But about that plane crash: Hoo, boy, is that a knockout.
It reminds you of what a talented technician Zemeckis can be, and that it's good to have him back in the cockpit after laboring to make the motion-capture style of animation work in a string of movies (including "The Polar Express" and "A Christmas Carol").
Washington plays a talented but alcoholic pilot named Whip Whitaker, who manages a miraculous landing when a passenger plane begins to fail during a routine hop from Orlando to Atlanta.
His system's awash with booze and drugs, but his instincts find a brilliant solution to the imminent disaster.
That happens in the first half-hour of the picture, and the flying sequence is an absolute barn-burner -- so good it guarantees this movie will never be shown on an airplane. The remainder of the film follows the investigation of the crash. The pilot is hailed as a hero, but the toxicology report has a different story.
"Flight," written by John Gatins, is a nicely serious movie with grown-up concerns. Zemeckis even lets some scenes go on for more than two minutes, which is a rarity these days.
I wanted to like "Flight" more than I did, but it keeps wriggling away from its strengths. Having established the gravity of the situation, Zemeckis periodically interrupts the proceedings with appearances by Whip's old buddy (John Goodman, in "Lebowski" mode), whose promotion of various substances is played as comedy, despite the message of the rest of the movie.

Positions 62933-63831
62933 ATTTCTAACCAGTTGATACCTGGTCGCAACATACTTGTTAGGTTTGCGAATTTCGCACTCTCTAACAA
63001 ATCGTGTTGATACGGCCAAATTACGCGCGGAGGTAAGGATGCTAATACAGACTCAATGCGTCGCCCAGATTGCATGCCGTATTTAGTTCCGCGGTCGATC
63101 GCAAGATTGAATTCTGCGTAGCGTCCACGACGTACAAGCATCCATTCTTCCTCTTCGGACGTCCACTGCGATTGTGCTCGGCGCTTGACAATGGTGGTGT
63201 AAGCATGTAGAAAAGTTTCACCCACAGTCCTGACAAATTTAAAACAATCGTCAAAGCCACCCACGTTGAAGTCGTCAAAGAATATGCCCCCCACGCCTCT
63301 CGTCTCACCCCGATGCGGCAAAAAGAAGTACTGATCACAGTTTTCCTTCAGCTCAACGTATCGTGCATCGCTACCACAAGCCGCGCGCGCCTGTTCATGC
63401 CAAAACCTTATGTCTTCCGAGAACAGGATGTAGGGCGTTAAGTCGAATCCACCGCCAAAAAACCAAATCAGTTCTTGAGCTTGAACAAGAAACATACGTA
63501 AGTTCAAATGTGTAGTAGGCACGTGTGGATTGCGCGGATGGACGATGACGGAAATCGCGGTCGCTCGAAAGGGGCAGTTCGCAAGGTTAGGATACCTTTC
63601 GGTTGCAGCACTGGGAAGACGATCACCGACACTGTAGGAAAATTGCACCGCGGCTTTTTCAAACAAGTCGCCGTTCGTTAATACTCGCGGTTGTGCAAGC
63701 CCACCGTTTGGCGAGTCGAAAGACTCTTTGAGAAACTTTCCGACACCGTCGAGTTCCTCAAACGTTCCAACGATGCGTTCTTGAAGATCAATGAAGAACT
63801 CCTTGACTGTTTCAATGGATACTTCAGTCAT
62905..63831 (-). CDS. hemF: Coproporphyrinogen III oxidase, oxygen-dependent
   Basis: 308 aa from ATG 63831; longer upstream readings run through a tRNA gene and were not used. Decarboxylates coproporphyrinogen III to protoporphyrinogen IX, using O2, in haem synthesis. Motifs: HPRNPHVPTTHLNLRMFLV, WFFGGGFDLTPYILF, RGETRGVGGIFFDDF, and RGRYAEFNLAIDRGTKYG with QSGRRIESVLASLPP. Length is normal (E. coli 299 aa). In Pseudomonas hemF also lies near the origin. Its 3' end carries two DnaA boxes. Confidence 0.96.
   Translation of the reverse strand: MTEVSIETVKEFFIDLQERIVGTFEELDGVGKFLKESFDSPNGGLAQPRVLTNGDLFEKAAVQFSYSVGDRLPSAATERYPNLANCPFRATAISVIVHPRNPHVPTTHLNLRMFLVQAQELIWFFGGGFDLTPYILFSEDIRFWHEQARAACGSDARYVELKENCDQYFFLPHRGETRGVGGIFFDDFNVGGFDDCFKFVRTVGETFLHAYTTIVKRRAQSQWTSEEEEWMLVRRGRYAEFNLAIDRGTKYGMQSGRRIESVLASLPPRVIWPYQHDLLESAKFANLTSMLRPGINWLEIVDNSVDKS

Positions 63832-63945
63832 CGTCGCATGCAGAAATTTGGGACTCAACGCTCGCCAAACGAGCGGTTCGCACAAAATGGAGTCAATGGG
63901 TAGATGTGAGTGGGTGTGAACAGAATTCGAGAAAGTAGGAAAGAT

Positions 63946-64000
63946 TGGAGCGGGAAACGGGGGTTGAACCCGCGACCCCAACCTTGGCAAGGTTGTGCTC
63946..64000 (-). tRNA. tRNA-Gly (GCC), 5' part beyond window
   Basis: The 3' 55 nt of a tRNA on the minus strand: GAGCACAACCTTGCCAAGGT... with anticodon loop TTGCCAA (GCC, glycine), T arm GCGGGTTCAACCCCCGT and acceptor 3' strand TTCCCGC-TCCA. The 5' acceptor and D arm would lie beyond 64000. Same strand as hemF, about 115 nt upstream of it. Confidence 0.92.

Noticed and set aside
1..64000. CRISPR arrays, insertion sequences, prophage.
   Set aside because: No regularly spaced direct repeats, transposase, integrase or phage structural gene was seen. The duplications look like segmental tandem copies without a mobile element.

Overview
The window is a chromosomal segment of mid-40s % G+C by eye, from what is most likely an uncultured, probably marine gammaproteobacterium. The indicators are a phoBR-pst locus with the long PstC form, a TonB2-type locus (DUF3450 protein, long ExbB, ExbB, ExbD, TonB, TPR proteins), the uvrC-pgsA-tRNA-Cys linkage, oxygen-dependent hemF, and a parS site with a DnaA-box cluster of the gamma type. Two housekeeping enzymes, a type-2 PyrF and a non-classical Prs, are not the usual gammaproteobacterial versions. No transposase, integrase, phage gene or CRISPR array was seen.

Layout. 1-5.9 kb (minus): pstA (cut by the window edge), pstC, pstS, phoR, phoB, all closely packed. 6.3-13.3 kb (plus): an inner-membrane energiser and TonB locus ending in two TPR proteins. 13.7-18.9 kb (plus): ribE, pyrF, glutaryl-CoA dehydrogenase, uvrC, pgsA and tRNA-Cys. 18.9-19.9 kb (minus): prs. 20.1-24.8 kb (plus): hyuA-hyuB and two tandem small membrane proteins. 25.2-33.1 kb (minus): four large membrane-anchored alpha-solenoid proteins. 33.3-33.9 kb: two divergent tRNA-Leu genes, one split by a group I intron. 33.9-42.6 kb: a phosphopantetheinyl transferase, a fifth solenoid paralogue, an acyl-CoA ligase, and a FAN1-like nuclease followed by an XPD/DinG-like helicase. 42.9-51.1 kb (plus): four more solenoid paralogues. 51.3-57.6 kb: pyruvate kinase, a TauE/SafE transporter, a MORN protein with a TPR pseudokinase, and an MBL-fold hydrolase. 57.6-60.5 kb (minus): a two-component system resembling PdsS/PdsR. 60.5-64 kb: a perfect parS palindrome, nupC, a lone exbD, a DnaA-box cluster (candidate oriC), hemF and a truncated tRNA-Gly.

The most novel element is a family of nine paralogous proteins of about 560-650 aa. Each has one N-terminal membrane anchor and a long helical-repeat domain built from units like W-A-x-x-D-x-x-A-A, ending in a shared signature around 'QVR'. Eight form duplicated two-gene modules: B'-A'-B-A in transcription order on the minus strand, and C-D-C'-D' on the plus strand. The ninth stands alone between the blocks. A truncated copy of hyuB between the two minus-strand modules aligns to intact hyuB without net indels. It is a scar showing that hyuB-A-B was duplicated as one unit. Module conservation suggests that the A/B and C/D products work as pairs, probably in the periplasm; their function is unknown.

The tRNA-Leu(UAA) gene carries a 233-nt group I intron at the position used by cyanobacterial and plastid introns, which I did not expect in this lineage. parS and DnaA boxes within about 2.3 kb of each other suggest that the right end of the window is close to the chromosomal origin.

And it's hard to deny that Zemeckis is much better at the tech stuff than the human-interest material. His ability to whip up hard-edged excitement looks heavy-handed when applied to simple scenes, and his reliance on baby-boomer rock songs ought to have stopped in the days of "Forrest Gump."
That's frustrating, because quite a bit of "Flight" is compelling. A meeting between three lost souls in a hospital stairwell (this is where Whip meets his quasi-love interest, played by Kelly Reilly) is elegantly orchestrated, and any time Don Cheadle shows up as Whip's conniving attorney, the movie's energy level goes up a notch.
Washington also makes this worth a look. He's forceful as expected, but also taps the character's lostness, never better than when describing a faraway flight to Jamaica that represents a rare moment of clarity for him.
In its first half, "Flight" looks like an intriguing study of how and why people tell lies at an official level, lies that will affect many other people. That's a big subject for our times.
When the movie narrows to Whip's battle with the bottle, it turns into yet another film about alcoholism, and the opportunity for a bigger subject falls to earth.
"Flight" (2½ stars)
Denzel Washington is excellent as a boozing pilot who brilliantly saves a passenger plane from certain destruction, then scrambles to explain his toxicology report. Director Robert Zemeckis is reaching for a big statement here (and the crash sequence is incredible), but the film is clumsy in execution and it eventually narrows to just another story about alcoholism.
Rated: R for nudity, language, subject matter.
Showing: Alderwood Mall, Everett Stadium, Galaxy Monroe, Marysville, Pacific Place, Thornton Place, Woodinville, Cascade.
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